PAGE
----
Thanks to the state of American healthcare, increasing substance abuse rates (especially prescription opioids) and increasingly potent and prevalent pharmaceutical interventions, patients admitted to treatment centers and hospital centers tend to follow a certain rhythm. They are admitted, quickly stabilized, and discharged. Even if they have access to substance abuse counseling, it may be very short-lived because of the need for healthcare institutions to quickly process patients. It is now more imperative than ever for the substance abuse social worker, who often has a much smaller window of time than they would like, to follow-up with patients whenever possible.
Appropriate follow-up strategies can take several forms depending on the client and/or patient’s situation. If finding employment was one of the client’s goals, for example, the social worker may regularly contact new employers as a follow-up service, recommending strategies to manage any work-related issues that may surface as a result of the substance abuse problem. Substance abuse social workers can simply consult with clients regularly.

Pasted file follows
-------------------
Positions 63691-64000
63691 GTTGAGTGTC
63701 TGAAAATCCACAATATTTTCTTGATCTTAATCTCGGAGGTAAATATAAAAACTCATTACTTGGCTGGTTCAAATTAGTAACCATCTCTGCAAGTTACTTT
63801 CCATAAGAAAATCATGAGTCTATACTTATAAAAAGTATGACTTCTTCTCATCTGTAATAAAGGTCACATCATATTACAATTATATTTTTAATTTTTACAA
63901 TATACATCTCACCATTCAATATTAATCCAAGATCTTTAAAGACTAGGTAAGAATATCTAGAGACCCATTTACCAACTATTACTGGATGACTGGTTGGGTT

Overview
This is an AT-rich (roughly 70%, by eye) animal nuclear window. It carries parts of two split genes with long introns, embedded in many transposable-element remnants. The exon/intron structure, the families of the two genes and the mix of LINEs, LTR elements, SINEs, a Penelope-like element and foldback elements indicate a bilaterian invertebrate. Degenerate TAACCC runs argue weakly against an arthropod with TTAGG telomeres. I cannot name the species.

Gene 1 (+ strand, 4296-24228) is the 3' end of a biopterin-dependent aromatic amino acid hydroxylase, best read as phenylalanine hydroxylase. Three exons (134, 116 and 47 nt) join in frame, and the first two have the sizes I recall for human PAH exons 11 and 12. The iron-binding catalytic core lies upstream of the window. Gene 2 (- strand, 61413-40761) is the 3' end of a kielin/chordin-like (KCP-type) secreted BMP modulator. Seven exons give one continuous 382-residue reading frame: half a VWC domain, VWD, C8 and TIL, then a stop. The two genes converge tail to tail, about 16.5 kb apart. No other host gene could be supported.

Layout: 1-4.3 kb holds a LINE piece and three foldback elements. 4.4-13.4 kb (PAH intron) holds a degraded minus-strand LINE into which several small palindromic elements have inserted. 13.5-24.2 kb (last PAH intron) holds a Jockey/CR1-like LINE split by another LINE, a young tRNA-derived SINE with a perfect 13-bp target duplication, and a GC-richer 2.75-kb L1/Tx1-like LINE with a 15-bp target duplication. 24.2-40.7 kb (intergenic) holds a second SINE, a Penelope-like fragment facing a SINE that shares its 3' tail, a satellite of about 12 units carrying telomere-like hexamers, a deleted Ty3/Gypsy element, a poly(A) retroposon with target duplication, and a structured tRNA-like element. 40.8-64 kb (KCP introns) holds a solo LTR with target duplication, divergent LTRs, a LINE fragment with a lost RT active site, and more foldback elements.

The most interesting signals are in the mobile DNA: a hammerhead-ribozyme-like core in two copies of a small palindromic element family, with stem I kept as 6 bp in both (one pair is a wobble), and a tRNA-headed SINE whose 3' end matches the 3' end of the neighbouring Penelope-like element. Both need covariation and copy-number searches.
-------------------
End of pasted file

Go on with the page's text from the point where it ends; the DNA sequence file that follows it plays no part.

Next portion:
What Substance Abuse Social Workers Are Not
Substance abuse social workers are often mixed up with addiction counselors and therapists. In general, social workers have a broader scope of practice. They do counsel clients quite often, and they can even use the same methods (i.e., psychotherapy) as their above-mentioned counterparts, but they also act as advocates and educators. They are not only therapists, but all-around facilitators, which is why their responsibilities are sometimes hard to define. Substance abuse social workers can work for research groups, educational institutions, healthcare facilities and many other environments.
Since the role of the substance abuse social worker covers such a broad area, it’s more efficient to think of this position in terms of the clients’ needs instead of listing out specific job duties. From financial assistance to crisis intervention, if a substance abuse social worker doesn’t provide the service, they will likely be able to refer to someone who does.
B.S. Sociology | University of Nebraska at Omaha
A.S. Physical Therapy | Clarkson College
- What is Aging and Gerontology Social Work?
- What Risks Do Social Workers Face?
- What Do Social Workers Need To Know About Trauma?
- What Do Social Workers Need To Know About Restorative Justice?
- What Do Social Workers Need To Know About Resilience and Grit?